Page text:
Review by Sheila Merritt
A generous serving of Edgar Allan Poe, a dash of Franz Kafka, a smidgen of Robert Aickman: These comprise the components in the cauldron of creativity of Thomas Ligotti. Stir and prepare to be stirred. In the short story collection Teatro Grottesco, Ligotti’s febrile fantasies survey the surreal. The tales are divided into three sections or themes, entitled: “Derangements,” “Deformations,” and “The Damaged and the Diseased.” They all certainly would fit under the umbrella heading of “Disturbing.”
There is much philosophical rumination in the stories. Reflections on art, the meaning of talent, and control by unseen forces are motifs which are threaded throughout the book. The anxiety driven/plagued characters accept certain circumstances without much question, yet reflect on others. “There is nothing like fear to complicate one’s consciousness, inducing previously unknown levels of reflection,” concludes one character.
Despair without desperation and futility without forlorn feelings, are emotions exhibited by the characters who inhabit the author’s strange settings. There are ominous alley ways, store fronts that house strange wares, and buildings and beings that conspire to confuse. In “The Clown Puppet,” the malicious marionette is described thus: “Its expressiveness was all in that face with its pale and pitted complexion, its slightly pointed nose and delicate lips, and its dead puppet eyes — eyes that did not seem able to fix or focus themselves upon anything but only gazed with an unchanging expression of dreamy malignance, an utterly nonsensical expression of stupid viciousness and cruelty.”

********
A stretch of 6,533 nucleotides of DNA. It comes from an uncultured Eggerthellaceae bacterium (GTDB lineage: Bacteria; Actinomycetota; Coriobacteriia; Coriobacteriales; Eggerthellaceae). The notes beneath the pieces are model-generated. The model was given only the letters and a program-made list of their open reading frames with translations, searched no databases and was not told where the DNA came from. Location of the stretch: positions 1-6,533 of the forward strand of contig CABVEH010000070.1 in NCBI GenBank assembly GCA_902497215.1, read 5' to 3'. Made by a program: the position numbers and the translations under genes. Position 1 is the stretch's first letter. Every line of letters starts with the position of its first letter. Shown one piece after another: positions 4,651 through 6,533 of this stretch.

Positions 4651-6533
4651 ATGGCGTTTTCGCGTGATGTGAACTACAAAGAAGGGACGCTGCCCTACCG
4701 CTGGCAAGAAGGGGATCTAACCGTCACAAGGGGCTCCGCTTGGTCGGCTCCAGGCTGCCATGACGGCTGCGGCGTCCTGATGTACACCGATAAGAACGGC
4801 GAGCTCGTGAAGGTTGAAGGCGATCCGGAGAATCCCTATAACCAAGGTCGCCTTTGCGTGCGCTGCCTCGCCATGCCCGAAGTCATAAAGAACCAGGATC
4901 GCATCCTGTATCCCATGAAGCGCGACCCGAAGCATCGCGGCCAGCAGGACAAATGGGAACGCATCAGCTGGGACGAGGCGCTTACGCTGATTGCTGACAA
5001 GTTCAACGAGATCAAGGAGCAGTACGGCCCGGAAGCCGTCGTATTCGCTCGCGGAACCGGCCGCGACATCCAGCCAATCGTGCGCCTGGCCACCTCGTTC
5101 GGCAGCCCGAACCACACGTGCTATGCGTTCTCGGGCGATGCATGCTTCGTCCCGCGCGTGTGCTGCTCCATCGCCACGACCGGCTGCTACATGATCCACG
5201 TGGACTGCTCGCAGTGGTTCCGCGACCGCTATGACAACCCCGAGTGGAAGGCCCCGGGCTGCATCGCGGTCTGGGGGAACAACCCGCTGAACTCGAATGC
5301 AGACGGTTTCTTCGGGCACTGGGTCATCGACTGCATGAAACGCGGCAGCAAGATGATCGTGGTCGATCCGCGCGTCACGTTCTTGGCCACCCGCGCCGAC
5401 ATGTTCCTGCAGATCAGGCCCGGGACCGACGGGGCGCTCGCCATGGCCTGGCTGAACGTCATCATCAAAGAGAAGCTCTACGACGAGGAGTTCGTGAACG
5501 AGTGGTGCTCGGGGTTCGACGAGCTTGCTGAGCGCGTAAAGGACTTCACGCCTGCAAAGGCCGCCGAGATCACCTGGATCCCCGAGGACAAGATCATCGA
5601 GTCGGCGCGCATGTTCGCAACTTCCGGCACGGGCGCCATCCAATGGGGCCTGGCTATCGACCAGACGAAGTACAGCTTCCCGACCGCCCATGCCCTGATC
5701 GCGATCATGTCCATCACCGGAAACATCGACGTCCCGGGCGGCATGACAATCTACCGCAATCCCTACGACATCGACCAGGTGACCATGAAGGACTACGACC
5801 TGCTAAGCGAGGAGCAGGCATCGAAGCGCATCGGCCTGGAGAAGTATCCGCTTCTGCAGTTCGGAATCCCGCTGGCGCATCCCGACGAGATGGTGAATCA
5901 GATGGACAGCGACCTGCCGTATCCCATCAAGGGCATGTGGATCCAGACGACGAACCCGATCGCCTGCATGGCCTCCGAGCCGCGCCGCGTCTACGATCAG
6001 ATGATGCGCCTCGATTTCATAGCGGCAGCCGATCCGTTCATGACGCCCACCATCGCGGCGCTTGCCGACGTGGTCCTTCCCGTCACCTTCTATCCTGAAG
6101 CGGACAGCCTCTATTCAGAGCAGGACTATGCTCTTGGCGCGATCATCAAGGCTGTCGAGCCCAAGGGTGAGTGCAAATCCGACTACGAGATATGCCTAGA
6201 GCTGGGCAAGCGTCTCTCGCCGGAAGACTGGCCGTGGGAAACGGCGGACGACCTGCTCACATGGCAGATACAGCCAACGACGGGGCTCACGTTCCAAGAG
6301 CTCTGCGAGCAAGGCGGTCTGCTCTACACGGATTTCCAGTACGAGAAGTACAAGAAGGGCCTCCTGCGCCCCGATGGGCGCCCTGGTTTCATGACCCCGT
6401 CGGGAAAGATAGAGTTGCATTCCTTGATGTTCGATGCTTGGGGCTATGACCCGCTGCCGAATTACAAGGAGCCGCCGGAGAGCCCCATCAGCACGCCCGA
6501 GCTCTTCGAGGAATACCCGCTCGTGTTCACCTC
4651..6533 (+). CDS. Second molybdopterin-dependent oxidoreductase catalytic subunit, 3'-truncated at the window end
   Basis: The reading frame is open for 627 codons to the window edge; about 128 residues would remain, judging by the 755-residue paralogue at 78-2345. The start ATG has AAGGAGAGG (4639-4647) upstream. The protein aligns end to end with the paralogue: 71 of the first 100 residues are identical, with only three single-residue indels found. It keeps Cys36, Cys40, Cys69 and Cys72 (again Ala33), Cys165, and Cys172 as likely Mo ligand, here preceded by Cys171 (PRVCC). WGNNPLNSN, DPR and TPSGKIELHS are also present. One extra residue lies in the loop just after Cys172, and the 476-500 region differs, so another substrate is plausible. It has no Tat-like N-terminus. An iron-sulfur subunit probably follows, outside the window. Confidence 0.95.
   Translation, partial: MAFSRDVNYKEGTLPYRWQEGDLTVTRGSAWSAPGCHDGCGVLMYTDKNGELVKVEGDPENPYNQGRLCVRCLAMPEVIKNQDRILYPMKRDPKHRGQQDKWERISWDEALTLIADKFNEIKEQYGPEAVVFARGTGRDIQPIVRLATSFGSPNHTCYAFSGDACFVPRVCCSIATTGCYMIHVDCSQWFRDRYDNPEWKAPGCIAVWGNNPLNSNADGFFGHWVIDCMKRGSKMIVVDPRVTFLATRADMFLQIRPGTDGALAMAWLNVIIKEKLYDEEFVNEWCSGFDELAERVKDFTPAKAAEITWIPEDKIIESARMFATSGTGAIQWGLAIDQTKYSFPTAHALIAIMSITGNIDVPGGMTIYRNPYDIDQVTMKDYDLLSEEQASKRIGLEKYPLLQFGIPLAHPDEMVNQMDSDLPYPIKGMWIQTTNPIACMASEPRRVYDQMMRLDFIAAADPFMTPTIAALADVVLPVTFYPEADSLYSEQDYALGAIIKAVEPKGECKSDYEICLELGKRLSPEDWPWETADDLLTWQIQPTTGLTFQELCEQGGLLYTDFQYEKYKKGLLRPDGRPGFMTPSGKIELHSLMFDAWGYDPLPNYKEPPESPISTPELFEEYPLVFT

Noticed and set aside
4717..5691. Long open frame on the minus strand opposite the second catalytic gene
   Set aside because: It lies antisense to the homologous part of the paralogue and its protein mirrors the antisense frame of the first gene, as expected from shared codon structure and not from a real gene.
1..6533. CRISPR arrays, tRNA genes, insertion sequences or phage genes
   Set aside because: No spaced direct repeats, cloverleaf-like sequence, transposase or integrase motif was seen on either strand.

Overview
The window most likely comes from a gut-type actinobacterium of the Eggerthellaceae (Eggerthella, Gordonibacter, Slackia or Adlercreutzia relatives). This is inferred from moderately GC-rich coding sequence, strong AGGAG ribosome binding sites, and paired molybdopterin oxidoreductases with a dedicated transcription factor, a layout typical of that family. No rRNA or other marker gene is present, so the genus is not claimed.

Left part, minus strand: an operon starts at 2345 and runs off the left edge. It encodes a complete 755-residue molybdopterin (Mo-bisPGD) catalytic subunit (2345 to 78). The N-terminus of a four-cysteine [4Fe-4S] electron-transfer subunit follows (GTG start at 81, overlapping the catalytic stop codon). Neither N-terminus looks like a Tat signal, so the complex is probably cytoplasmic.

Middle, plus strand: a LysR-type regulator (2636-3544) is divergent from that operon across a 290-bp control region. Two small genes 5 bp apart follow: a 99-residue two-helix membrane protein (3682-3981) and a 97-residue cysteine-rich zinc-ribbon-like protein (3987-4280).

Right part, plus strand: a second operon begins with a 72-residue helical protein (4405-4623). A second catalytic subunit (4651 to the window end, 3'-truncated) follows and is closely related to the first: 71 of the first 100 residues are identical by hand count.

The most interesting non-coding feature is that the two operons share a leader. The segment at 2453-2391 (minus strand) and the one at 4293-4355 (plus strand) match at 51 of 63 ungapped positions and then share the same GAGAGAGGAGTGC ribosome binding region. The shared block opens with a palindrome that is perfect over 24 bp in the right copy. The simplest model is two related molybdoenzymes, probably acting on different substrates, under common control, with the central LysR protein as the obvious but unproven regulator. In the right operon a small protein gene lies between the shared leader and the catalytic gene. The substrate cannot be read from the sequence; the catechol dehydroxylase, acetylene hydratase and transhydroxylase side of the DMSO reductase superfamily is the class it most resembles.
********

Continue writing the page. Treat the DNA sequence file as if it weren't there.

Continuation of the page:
The “utterly nonsensical” randomness of life is addressed in these stories as a fact which one must endure and accept. In the work called “From Sideshow, and Other Stories,” this passage sums up those sentiments: “By necessity we live in a world, a sideshow world, where everything is ultimately peculiar and ultimately ridiculous.”
Thomas Ligotti, like the title of another of his books, is a very “Grimscribe.” His descriptive powers are mesmerizing as in this fragment delineating a character from “In a Foreign Town”: “His wiry, white streaked hair and beard were thinning, patchy remnants of a former luxuriance, much like the bare, frost-covered branches of the trees outside my window. His face was of a coarse complexion, rugged as frozen earth, while his eyes were overcast with the cloudy ether of a December afternoon,”
Teatro Grottesco is not a collection of simplistic “quick fix/instant gratification” horror stories: It requires concentration and an ability to address the esoteric, as well as art and aesthetics, with an openly existential outlook. Those readers who accept this challenge will be well rewarded.